forgiveness. The Epicureans also held that it is better to postpone immediate pleasure in order to attain more secure and lasting satisfaction in the future. by eliminating all emotional disturbances. "So whatever you wish that men would do to you. few of which had been considered important by the philosophers of classical Greece and Rome. and your neighbor as yourself" (Luke 10:27). and much of the appeal of Christianity was its extension of moral citizenship to all. the word stoic has come to mean fortitude in the face of hardship. and with all your mind. . do so to them" (Matthew 7:12). Jesus believed that the essential meaning of Jewish law is in the commandment "you shall love the Lord your God with all your heart. enables one to achieve independence in the spirit of the Stoic motto "Endure and renounce. The principal Roman exponent of Epicureanism was the poet and philosopher Lucretius. barbaroi ("barbarians"). which identified the highest good with pleasure. VIII EPICUREANISM In the 4th and 3rd centuries BC. discretion." Partly for these reasons. courage. IX CHRISTIAN ETHICS The ethical systems of the classical age were applied to the aristocracy. advocated a temperate and even an ascetic life devoted to contemplative pursuits. and with all your strength. for it introduced a religious conception of good into Western thought. faith. In the Christian view a person is totally dependent upon God and cannot achieve goodness by means of will or intelligence but only with the help of God's grace.life led in harmony with nature can be good. and nonerotic love. as the pagan religions decayed." Hence. "Render therefore to Caesar the things that are Caesar's. in the injunctions to love one's neighbor as oneself (see Leviticus 19:18) and to love one's enemies (see Matthew 5:44). The practice of certain cardinal virtues. The Epicureans sought to achieve pleasure by maintaining a state of serenity—that is. Early Christianity emphasized as virtues asceticism. The coming of Christianity marked a revolution in ethics. written in the middle of the 1st century BC. acquired derogatory connotations. and with all your soul. later called Epicureanism. The primary Christian ethical belief is stated in the golden rule. combined certain ideas derived from the cosmological doctrines of the Greek philosopher Democritus with others derived from the ethics of Epicurus. whose poem De Rerum Natura (On the Nature of Things). martyrdom. the Greek philosopher Epicurus developed a system of thought. mercy. The Stoic philosophers. agreed also that because life is influenced by material circumstances one should try to be as independent of such circumstances as possible. and to God the things that are God's" (Matthew 22:21). particularly intellectual pleasure. they therefore insisted that the good life must be regulated by self-discipline. The same standards were not extended to non-Greeks. and the term for them. like Stoicism. particularly in Greece. and justice. and. As for slaves. even to slaves. the attitude toward them can be summed up in Aristotle's characterization of a slave as a "living tool. the contemporary philosophies did not gain any popular following. however. and in Jesus' saying. such as practical wisdom. They considered religious beliefs and practices harmful because they preoccupy one with disturbing thoughts of death and the uncertainty of life after death.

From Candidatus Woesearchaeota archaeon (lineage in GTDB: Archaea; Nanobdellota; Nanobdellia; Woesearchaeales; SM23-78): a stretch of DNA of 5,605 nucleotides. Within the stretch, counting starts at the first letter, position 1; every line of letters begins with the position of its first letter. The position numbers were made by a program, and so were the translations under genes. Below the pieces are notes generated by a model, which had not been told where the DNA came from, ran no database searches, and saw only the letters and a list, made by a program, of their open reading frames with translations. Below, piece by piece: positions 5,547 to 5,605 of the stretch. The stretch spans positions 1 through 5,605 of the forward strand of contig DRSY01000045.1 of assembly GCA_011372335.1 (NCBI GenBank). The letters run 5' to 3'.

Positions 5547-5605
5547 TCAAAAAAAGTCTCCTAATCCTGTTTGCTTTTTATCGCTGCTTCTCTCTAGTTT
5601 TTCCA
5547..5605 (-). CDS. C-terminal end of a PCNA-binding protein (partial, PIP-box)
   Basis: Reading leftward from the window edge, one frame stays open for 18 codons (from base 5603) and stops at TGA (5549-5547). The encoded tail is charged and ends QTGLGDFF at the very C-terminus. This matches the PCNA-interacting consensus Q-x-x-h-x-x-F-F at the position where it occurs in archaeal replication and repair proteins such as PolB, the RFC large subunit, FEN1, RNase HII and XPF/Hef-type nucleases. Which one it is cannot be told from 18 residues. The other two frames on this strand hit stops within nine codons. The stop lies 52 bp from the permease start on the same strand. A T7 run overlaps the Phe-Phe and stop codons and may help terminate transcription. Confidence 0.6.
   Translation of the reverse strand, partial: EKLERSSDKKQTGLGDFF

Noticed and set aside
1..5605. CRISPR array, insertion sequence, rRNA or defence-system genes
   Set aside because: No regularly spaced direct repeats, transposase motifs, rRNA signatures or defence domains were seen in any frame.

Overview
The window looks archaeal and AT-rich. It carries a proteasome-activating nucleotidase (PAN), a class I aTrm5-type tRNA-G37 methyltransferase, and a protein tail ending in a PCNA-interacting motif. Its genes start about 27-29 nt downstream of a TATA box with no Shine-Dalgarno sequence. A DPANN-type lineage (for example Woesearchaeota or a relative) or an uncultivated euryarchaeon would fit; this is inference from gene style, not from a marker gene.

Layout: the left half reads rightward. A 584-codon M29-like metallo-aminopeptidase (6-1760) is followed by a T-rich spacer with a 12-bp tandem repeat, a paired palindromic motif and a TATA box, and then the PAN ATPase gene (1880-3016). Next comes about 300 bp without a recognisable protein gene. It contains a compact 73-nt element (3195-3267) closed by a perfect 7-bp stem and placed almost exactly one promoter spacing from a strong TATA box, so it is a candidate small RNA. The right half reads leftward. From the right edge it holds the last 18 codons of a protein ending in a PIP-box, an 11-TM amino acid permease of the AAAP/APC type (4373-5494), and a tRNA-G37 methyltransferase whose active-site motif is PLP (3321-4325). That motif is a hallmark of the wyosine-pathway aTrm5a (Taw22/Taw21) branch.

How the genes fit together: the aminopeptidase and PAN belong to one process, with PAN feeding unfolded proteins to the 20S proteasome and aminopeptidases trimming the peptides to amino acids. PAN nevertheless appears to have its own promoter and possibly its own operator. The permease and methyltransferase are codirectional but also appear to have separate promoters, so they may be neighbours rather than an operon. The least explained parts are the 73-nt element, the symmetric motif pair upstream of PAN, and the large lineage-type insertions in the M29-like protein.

In the section of The Divine Comedy called "Inferno. were graded by the church. During the late Middle Ages Aristotle's works.X ETHICS OF THE CHURCH FATHERS One of the major shaping forces in Christian ethics was the competition with Manichaeism. however. a juridical system of ethics evolved. In increasing order of evil he places sins of incontinence (sensual or emotional sins). of violence or brutishness (sins of will). from the guilt of which a person is redeemed by God's mercy. Saint Augustine. All actions." Dante classifies sins under three main headings. exerted a strong influence on European thinking. The Manichaean belief in evil persisted. Plato's three faculties of the soul are repeated in their original order of importance. After his conversion to Christianity in 387. he sought to integrate the Platonic view with the Christian concept of goodness as an attribute of God and sin as Adam's fall. This synthesis is the substance of Aquinas's major work. who was influenced by the philosophies of Plato. Because it emphasized empirical knowledge as opposed to revelation. XII ETHICS AFTER THE REFORMATION The influence of Christian ethical beliefs and practices diminished during the Renaissance. XI ETHICS AND PENANCE As the medieval church grew more powerful. was originally a Manichaean but abandoned Manichaeism after being influenced by Platonic thought. changing the emphasis on certain ideas and introducing new ones. This attitude may have reflected his own strong guilt over his youthful indiscretions and may account in part for the emphasis in early Christian moral doctrine on chastity and celibacy. Aristotelianism threatened the intellectual authority of the church. or goodness of spirit. and obedience. each with a number of subdivisions. Aristotle. and the sins are regarded as corruptions in one or another of the three faculties. The Christian theologian Saint Thomas Aquinas succeeded in reconciling Aristotelianism with the authority of the church by acknowledging the truth of sense experience but holding it to be complementary to the truth of faith. Summa Theologica (1265-1273). made available through texts and commentaries prepared by Arab scholars. regarded as the founder of Christian theology. and a system of temporal penance was instituted as atonement for sins. The Protestant Reformation effected a widespread return to basic principles within the Christian tradition. and Aquinas. The ethical beliefs of the medieval church received literary expression in The Divine Comedy by Dante. a rival religion of Persian origin which held that good and evil (light and darkness) were opposite forces struggling for mastery. According to . was indispensable to morality. and the Aristotelian logic was used to support the Augustinian concepts of original sin and redemption through divine grace. both good and bad. benevolence. as may be seen in Augustine's conviction of the sinfulness of human nature. inwardness. The most important virtues were humility. apportioning punishment for sin and reward for virtue in life after death. The great intellectual authority of Aristotle was thus made to serve the authority of the church. continence. and of fraud or malice (sins of intellect). Manichaeism had an enormous following in the 3rd and 4th centuries AD.